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Author Topic: how to do 6 to 9volts to 360 to 400v step up Dc?  (Read 734 times)
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I'm trying to get around 400v DC output, I'm using a 555 for a square wave which powers a transformer. I've tried a few transformers that I have which have come out of other things like wall socket dc adapters and old radios ect...
The problem is when I feed the power into the transformer I cant read any voltage output on my multimeter. (I tried both sides on each transformer because I wasnt sure of the primary and secondary windings).
I have my 555 set in astable mode an tried very high frequencies from aprox. 40,000Hz to low at around 10Hz.
My power input is a 6v rated (250mA) dc power adapter (which seems to read 9v+ on the multimeter).
Ive attached an example of the kind of setup I have .. I tried using a 2n3055 transistor instead aswell.
I cant figure out what i'm doing wrong?! any ideas?



* example.png (22.98 KB, 922x339 - viewed 24 times.)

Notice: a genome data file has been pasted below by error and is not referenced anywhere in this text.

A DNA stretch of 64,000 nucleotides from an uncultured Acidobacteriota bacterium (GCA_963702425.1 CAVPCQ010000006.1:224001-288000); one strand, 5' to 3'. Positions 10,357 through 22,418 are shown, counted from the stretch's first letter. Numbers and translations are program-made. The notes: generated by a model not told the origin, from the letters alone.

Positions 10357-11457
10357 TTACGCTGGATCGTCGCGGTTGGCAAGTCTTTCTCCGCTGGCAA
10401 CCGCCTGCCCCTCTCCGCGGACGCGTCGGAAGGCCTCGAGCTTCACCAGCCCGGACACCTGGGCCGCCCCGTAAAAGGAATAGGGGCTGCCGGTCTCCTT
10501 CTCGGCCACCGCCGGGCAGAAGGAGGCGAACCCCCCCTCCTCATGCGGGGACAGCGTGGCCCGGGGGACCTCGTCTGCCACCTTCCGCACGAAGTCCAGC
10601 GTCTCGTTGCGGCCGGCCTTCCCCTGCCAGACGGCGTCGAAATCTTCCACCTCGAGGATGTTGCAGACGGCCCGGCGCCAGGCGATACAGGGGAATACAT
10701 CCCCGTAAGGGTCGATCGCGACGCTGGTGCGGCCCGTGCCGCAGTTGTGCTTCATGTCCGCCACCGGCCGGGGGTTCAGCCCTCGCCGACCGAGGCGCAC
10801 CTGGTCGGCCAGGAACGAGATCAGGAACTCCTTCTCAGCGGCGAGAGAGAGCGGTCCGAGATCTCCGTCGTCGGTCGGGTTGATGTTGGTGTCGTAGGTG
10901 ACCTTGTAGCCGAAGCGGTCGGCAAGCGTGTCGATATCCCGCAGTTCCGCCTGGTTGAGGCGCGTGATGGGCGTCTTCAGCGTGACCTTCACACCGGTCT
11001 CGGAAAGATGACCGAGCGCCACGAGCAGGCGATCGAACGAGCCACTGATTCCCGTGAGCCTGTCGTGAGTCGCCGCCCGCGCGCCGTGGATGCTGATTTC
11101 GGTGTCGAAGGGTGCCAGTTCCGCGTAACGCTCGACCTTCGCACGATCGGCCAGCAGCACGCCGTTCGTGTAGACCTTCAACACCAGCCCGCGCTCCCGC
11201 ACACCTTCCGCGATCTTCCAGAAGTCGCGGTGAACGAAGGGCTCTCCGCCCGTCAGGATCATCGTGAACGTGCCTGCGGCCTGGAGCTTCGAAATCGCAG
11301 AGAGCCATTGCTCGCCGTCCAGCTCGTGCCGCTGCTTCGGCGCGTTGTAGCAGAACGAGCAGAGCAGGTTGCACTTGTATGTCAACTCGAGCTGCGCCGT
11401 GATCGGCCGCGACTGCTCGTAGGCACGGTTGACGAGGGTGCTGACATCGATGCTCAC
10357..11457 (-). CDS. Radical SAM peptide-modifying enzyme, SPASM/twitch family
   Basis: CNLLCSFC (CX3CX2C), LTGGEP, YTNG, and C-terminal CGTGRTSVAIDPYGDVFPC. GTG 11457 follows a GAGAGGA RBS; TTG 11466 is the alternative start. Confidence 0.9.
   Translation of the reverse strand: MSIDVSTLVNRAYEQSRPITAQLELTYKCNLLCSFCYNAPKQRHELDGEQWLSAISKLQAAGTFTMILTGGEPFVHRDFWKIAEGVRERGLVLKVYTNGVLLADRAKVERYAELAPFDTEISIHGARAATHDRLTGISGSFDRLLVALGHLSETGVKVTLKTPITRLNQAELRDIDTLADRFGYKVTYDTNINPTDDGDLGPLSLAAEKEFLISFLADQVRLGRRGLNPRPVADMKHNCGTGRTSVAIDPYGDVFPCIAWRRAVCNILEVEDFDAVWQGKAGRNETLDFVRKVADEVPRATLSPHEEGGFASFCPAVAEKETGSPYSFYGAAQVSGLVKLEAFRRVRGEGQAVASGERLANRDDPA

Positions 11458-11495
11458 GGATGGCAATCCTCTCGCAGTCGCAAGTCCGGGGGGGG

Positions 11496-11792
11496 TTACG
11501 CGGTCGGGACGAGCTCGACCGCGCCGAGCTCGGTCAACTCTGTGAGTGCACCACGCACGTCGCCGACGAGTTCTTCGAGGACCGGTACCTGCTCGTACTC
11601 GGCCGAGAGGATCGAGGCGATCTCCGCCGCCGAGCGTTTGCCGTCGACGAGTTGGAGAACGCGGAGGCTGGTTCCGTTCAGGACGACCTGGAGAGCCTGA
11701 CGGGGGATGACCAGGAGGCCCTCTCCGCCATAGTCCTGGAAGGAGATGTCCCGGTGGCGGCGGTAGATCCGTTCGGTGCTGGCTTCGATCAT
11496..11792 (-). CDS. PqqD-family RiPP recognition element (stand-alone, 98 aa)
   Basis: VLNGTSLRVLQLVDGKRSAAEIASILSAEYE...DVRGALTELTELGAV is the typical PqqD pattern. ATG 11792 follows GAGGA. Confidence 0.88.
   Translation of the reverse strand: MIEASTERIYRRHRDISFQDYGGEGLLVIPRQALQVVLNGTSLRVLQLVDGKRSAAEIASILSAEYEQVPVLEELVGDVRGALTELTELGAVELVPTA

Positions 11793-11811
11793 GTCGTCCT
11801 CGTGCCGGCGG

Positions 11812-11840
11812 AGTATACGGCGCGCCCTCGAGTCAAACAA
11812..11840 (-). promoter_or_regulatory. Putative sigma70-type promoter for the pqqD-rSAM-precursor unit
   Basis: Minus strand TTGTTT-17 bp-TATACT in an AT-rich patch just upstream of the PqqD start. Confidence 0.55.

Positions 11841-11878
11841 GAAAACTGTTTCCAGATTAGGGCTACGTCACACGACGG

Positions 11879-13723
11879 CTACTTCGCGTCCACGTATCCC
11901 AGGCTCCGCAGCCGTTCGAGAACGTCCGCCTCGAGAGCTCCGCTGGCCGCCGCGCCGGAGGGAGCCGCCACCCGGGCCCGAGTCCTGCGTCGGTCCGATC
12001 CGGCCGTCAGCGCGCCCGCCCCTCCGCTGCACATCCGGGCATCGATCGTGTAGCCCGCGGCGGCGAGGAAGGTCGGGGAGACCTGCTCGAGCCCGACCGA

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If you are using a NPN transistor it would work better as a low side switch for the primary winding of the transformer, wired emitter to ground, collector to primary winding, other primary terminal to +Vcc, and probably could use a series base current limiting resistor from the 555 output to the base terminal of the transistor.

Second, transformers have a specific frequency response determined by the core material used, so you need to keep the switching speed compatible with the frequency response of the transformer, 50/60 hz for power transformers, 1Khz for audio transformers. Also because you want to step-up in voltage you have to use the windings with the fewer turns for the primary and the windings with the higher turns count as the secondary. You are going to need a transformer with a very high turns ratio to get 400 volts out of a 9 volt input. like 1:1600 if memory serves me right (voltage ratio = square root of the turns ratio ? )


Lefty

« Last Edit: January 04, 2012, 09:45:08 am by retrolefty » Logged

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You might want to look at some proven circuits. Geiger counter HV circuits are all over now.
Sparkfun has a simple one with a transformer (see schematic) . . .

But one I really like that uses a 555 and a small inductor is here.
It provides an adjustable and regulated 200-500V.

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You also want to rectify the output of the transformer with a diode or better yet a diode bridge and then put a capacitor across it and then measure the DC output. Cheap (and not so cheap) multimeters are not good at reading high frequencies with funny waveforms, which is what you have.
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